Thursday, September 2, 2010

 Beef Sukiyaki 

This post is to update the cooking adventures. 
There have been many successes! Hooray! As I continue to cook every day I become increasingly more adventurous in what I am willing to try.  I have also learned that de-veining shrimp takes for-ev-er. But that is ok because they are so delicious! Seafood here is WAY cheaper than in the midwest, for obvious reasons.  We are much closer to the ocean here. It am still amazed when I walk into the grocery store and there is a huge section devoted to whole squid, octopus tentacles, various crustaceans and a truly amazing variety of fish.  

Dish number one (ichi-一)! This is beef sukiyaki. The funny looking white things in there are a certain type of noodle called Shirataki (白滝). They are thin, translucent and have a jelly-like texture to them.  You are able to buy them either cooked already or dry.  They have a very interesting flavor that comes from the root of the plant from which they are made.  This plant is Japanese devil's tongue.

Another thing I learned when I made this dish is that red meat was not allowed in the Japanese diet until fairly recently: the mid-1800's.  Up until that time it was against the Buddhist teachings to eat red meat.  During the mid-nineteenth century international influence weakened this teaching and it was removed altogether.  It is from this time that this dish, Beef Sukiyaki, dates. 

Udon Noodle Soup
Dish number two (ni-二)!  This is Udon Noodle Soup with pork.  This has been one of our favorites thus far.  Udon is a thick type of noodle made from wheat.  Almost always served in broth, there can be a large variety or toppings.  Some examples are tempura (てんぷら), prawns, or pork, as we used.  It is also typically served with the thinly sliced scallions on top as a garnish.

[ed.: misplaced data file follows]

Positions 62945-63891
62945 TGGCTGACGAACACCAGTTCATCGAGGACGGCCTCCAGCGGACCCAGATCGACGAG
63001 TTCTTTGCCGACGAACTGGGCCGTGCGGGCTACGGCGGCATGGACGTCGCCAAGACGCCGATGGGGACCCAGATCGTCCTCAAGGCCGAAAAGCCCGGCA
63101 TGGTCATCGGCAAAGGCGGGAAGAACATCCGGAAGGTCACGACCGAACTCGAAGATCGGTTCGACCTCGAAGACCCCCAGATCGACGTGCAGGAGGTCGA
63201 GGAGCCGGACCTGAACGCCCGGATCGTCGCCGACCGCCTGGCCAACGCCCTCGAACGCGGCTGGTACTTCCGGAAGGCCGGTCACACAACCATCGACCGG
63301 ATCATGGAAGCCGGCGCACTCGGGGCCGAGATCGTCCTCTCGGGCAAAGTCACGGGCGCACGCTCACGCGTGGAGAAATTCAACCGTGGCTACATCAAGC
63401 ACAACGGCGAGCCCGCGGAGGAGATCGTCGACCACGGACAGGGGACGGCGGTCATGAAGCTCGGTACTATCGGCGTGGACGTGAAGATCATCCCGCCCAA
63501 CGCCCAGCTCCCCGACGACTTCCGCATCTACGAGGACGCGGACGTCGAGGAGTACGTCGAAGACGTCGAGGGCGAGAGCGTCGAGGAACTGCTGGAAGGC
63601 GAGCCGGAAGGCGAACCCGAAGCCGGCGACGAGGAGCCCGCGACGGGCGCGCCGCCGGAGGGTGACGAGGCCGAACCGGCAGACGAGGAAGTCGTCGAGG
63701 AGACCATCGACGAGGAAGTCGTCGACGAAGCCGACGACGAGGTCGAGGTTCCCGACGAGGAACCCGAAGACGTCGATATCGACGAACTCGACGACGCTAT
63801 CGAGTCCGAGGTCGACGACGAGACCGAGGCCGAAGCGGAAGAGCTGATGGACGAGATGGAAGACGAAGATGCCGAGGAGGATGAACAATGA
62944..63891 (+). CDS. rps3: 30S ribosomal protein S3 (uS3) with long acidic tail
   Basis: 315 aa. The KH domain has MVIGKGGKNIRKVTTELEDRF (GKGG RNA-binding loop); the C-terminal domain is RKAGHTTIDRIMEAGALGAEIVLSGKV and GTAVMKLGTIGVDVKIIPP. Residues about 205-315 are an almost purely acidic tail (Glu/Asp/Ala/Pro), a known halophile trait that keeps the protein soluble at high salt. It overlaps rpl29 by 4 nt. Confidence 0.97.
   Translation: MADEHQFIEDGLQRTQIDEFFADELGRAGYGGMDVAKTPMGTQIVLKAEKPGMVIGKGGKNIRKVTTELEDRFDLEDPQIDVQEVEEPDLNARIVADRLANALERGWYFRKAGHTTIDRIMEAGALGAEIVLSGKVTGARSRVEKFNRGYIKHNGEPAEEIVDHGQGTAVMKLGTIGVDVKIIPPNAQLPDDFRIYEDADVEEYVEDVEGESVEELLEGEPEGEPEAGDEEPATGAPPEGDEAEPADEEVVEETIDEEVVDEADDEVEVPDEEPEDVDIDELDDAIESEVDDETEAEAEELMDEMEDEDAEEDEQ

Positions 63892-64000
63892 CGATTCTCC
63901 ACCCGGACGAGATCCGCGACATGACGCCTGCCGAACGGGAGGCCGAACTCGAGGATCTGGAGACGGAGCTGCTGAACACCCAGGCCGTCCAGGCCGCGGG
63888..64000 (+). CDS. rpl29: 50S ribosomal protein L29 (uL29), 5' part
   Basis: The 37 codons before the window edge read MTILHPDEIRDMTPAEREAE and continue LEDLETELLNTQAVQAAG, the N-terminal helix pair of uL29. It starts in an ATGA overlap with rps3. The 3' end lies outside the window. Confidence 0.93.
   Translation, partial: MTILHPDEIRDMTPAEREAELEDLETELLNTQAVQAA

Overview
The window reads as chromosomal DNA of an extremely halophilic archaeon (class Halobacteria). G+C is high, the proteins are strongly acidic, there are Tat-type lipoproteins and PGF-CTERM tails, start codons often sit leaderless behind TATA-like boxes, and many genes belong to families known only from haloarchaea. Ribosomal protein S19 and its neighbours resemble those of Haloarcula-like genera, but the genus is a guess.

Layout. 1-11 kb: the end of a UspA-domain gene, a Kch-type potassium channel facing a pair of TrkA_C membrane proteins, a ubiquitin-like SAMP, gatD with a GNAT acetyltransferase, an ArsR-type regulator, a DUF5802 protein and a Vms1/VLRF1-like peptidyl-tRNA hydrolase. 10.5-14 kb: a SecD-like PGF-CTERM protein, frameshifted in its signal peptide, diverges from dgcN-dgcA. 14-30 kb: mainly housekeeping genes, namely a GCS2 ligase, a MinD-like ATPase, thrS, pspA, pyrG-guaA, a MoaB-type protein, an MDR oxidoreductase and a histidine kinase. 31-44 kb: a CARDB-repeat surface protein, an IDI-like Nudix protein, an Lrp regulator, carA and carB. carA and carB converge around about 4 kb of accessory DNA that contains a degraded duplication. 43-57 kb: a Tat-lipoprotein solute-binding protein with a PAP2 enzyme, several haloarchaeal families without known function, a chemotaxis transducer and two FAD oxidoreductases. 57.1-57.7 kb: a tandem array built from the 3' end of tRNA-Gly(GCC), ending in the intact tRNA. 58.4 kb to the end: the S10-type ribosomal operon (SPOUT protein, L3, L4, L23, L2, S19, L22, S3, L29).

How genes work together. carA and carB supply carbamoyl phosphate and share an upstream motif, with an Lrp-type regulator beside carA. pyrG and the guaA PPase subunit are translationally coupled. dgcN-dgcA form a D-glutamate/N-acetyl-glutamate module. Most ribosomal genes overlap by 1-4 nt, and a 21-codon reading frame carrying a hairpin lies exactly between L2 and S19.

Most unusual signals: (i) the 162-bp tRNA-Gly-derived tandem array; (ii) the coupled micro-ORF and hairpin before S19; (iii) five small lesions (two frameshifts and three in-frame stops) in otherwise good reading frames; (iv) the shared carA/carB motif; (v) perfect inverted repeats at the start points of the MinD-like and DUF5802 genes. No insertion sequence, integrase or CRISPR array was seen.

Braised Shrimp with Vegetables

Dish number three (san-三)! This is braised shrimp with vegetables.  I strayed from the Japanese cuisine the night I made this and cooked Chinese style.  I was able to find the oyster sauce at Inageya (いなげや) just fine.  When I was searching for the bamboo shoots I suddenly realized I was looking for them in the canned goods.  They are, naturally, in the produce section here.  You can buy them whole and slice them yourself or simply buy a bag of them that have been pre-sliced.

Curried Noodles with Pork

Dish number four (yon-四)! Straying yet again from Japanese cuisine, I decided it was time to try something from Singapore/Malaysia. (The section in the cookbook groups these two together.) This dish is Curried Noodles with Pork.  The noodles are a dry stick noodle.  You put them in a bowl and pour hot water over them and let them sit for twenty minutes.  Very different!  They have a significantly different texture from any other type of noodle.  The best way I can describe them is chewy.  We enjoyed them! As with many curry recipes, this one called for coconut milk.  Finding the coconut milk was not difficult.  What I did think was different was the consistency.  When one purchases coconut milk in the States it is usually relatively liquid like.  This was practically solid.  My guess is they leave most of the natural oils in...? Just a guess.  It still worked great and tasted oishii! (おいしい! Delicious!) 

So there you have it! I have obviously been cooking more then this, these are just the top picks.  :) Also, as you can probably see, my adventuring with my camera is going well! I am learning much more about proper settings and when, where and how to use them. 

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  1. I need to stop reading these in the morning before I've had any breakfast. They look amazing!

  2. You pictures look really professional! Especially the last two, they look like they came form a magazine or something.